Thematic document - Woodland and Trees
Scotland used to be dominated by forests and woodlands. Through clearance for agriculture and demands for timber, by the early 20th century Scotland’s tree cover was reduced to 5% of the total land cover. However, this figure is rising as the benefits of these habitats is explored and utilised.
Trees can increase the sustainability and resilience of agriculture. Often referred to as Agroforestry, integrating trees and woodlands on farmland provides many benefits to the farm.
Types of agroforestry
Silvo-arable - Trees intercropped with traditional crops
Silvo pasture - Livestock are grazed under trees
Ecosystem services supplied by woodland and trees
- Crops (and feed)
- Wild foods
- Water supplies
- Renewable energy
- Opportunities for recreation
- Landscape and Aesthetic
- Cultural heritage
- Nutrient cycling
- Soil formation
- Water cycling
- Local climate regulation
- Carbon storage and sequestration
- Flood control
- Soil quality and erosion regulation
- Water purification
- Air purification
- Pest and disease regulation
Ecosystem service example – Soil quality and erosion regulation
Soil can be eroded by wind and water with around 2.2 million tonnes of topsoil eroded annually in the UK. It is a growing concern in Scotland due to extreme weather events and compaction from heavy use machinery. Erosion depletes the soil of valuable nutrients and organic matter. Read more about soil erosion, and why it matters from ClimateXChange.
Wind Erosion: Wind can erode topsoil, removing valuable soil nutrients, seeds and fertiliser. It has been found that well-placed trees can reduce wind speeds by 30-50%
Water Erosion: Trees can increase water infiltration, slowing the flow and decreasing the volume and speed of surface water run-off. Research has shown that infiltration rates of surface water are more than 60 x better on land with trees than on adjacent land with no trees. A tree’s canopy can also intercept rainfall, reducing splash soil erosion.
Soil Quality: Trees can deposit organic matter to the soil, an important aspect of topsoil creation. In addition, depending on species, trees can also improve soil fertility through nitrogen fixing.
Carbon sequestration: Trees, either stand alone or within a woodland, sequestrate carbon and can act as a carbon sink. Though there are times where net gain of carbon occurs (during tree planting) this is offset by the long-term ability of the trees to sequester carbon.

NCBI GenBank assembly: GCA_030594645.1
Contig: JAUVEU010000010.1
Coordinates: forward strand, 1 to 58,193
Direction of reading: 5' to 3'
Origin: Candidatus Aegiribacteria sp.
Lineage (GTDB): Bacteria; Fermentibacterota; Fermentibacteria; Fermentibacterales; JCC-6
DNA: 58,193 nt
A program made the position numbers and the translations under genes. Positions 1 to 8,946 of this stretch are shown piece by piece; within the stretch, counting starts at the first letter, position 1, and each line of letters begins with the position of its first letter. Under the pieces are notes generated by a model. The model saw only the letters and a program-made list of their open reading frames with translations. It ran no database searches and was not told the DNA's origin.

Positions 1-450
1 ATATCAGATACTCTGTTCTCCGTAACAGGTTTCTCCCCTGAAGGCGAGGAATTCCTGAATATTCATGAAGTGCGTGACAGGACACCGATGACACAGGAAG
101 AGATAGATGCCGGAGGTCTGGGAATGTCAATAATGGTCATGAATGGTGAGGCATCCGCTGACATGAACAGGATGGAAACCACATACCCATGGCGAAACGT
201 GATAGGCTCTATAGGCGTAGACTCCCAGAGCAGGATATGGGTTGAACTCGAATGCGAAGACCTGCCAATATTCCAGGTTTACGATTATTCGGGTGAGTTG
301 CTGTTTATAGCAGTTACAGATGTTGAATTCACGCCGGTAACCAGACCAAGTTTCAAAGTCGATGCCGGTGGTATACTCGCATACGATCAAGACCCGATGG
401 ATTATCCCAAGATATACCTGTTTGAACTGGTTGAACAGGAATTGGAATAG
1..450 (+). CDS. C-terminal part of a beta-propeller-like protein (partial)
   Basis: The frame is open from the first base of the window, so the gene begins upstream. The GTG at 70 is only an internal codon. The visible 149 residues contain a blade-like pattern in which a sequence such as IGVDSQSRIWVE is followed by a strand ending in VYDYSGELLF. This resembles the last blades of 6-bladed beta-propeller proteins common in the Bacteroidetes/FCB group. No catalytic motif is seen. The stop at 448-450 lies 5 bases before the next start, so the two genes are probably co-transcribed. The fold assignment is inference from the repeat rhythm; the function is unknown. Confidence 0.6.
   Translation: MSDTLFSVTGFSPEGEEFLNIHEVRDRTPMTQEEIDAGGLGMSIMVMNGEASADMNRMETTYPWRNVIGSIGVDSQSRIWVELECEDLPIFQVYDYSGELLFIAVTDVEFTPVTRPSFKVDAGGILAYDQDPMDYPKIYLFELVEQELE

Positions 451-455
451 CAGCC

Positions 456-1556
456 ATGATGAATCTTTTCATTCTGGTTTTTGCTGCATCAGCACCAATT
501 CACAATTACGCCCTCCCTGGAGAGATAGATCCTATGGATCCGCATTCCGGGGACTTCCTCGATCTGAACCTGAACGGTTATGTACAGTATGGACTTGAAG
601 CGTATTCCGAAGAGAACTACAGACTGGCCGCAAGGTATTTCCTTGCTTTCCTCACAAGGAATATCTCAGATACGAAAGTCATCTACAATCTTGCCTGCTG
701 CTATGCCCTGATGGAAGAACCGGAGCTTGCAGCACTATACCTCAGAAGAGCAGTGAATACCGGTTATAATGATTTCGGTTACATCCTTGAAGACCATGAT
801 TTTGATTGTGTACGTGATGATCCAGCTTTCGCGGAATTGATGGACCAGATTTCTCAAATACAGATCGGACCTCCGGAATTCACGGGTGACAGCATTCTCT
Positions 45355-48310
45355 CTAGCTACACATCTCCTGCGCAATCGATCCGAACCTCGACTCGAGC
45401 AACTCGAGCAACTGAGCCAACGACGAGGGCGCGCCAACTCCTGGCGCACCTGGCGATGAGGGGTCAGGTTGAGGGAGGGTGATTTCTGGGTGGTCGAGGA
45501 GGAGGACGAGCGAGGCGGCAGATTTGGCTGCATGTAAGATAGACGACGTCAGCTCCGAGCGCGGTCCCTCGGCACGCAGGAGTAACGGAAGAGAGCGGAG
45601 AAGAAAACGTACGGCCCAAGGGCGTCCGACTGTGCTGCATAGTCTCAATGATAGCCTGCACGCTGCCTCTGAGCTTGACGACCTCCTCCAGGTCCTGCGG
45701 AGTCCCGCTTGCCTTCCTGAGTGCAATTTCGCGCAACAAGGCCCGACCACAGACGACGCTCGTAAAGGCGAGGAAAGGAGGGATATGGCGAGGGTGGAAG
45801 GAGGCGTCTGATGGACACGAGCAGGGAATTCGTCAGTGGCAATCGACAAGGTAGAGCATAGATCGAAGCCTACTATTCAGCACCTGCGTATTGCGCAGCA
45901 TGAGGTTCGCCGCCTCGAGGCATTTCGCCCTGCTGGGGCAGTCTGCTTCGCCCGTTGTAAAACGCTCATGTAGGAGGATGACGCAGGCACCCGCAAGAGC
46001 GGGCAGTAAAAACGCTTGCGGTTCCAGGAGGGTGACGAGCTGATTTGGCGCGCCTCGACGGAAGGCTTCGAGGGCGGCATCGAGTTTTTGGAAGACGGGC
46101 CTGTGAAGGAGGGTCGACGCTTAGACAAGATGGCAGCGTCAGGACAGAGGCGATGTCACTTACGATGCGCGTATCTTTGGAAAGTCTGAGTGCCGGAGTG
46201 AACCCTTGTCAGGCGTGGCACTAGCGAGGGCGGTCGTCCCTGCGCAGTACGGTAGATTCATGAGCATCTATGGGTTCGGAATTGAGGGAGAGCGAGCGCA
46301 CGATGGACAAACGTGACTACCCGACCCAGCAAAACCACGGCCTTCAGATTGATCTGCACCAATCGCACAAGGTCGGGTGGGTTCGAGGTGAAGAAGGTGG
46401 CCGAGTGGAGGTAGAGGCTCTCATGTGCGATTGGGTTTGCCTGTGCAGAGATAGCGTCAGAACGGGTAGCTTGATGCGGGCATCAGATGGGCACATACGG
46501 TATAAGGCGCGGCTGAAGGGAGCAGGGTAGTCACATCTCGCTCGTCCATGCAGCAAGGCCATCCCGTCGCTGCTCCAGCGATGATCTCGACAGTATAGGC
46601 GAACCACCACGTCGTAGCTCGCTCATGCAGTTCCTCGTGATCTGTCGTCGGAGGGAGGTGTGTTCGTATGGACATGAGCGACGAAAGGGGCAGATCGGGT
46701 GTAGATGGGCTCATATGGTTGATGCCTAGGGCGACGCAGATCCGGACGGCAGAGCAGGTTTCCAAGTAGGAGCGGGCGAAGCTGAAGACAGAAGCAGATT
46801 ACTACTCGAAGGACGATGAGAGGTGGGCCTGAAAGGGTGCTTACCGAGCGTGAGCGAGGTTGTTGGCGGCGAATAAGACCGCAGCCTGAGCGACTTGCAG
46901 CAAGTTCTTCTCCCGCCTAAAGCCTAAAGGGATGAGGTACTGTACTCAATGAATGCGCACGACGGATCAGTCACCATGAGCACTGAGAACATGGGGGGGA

Read more on the benefits of different Agroforestry types in Scotland.
Woodlands & biodiversity
Risks to be aware of
If you have decided that tree establishment is the optimum choice for your land and biodiversity-
- Avoid establishing trees on habitats that are already rich in biodiversity, such as species rich grassland, peatlands, or wetlands. These habitats are already capturing carbon and providing habitats for plants, insects and mammals.
- Seek advice to identify areas where trees can deliver other ecosystem services, including recreational spaces, soil erosion mitigation, wildlife corridors and where they can provide shade for livestock and rivers.
- Select native species that are appropriate to site conditions. Unsuitable species may survive for the first few years but fail to thrive in years to come or may grow well but fail to regenerate. Read more about the potential for native woodland growth in Scotland and the ‘Native Woodland Model’.
- Prioritise natural regeneration on existing wooded areas. Potentially cheaper and more efficient than tree planting, encouraging local species can increase the climate resilience of the woodland.
- Ensure herbivore grazing impacts are addressed for both domestic livestock and wild herbivores (deer, hare, rabbits etc.)
For more advice and information on tree planting contact the Woodland Trust.
Management actions to enhance
Control Invasive species
To help native woodlands thrive, invasive species such as rhododendron need to be controlled. Rhododendron can be detrimental to growth of other native species and needs to be controlled. Within Scotland, grey squirrel are decimating the native red squirrel population. They carry the squirrelpox virus and also out compete red squirrel for vital food and habitat. Find out if your land is in a Saving Scotland’s Red Squirrels priority area and how to help manage them on your land to increase native biodiversity.
Manage grazing for species diversity
Grazing can ensure that a variety of species thrive within a woodland, however, over and under grazing can have negative impacts. When herbivores overgraze woodland, young tree saplings may not have the chance to grow, preventing natural regeneration. Ground flora will also be affected. Management can be implemented to ensure that woodlands are given space and time to develop. Ensure wild herbivore impacts are addressed in some woodlands, if they are entirely un-grazed, shrub and bracken growth can dominate, shading ground flora and leading to a decrease in biodiversity. Find out more if grazing is right for your woodland.
Assessing the condition of woodland and trees
The following factors should be considered when assessing woodland condition:
- Species composition
- Woodland type (plantation, semi-natural woodland etc.)
- Age class/vertical structure of the woodland (i.e. are there multiple layers, or is it uniform structure)
- Is there evidence of past management (thinning, coppicing etc.)
- Is there natural regeneration of trees
- Are there negative impacts such as wild herbivore pressure, livestock grazing or Invasive non-native plants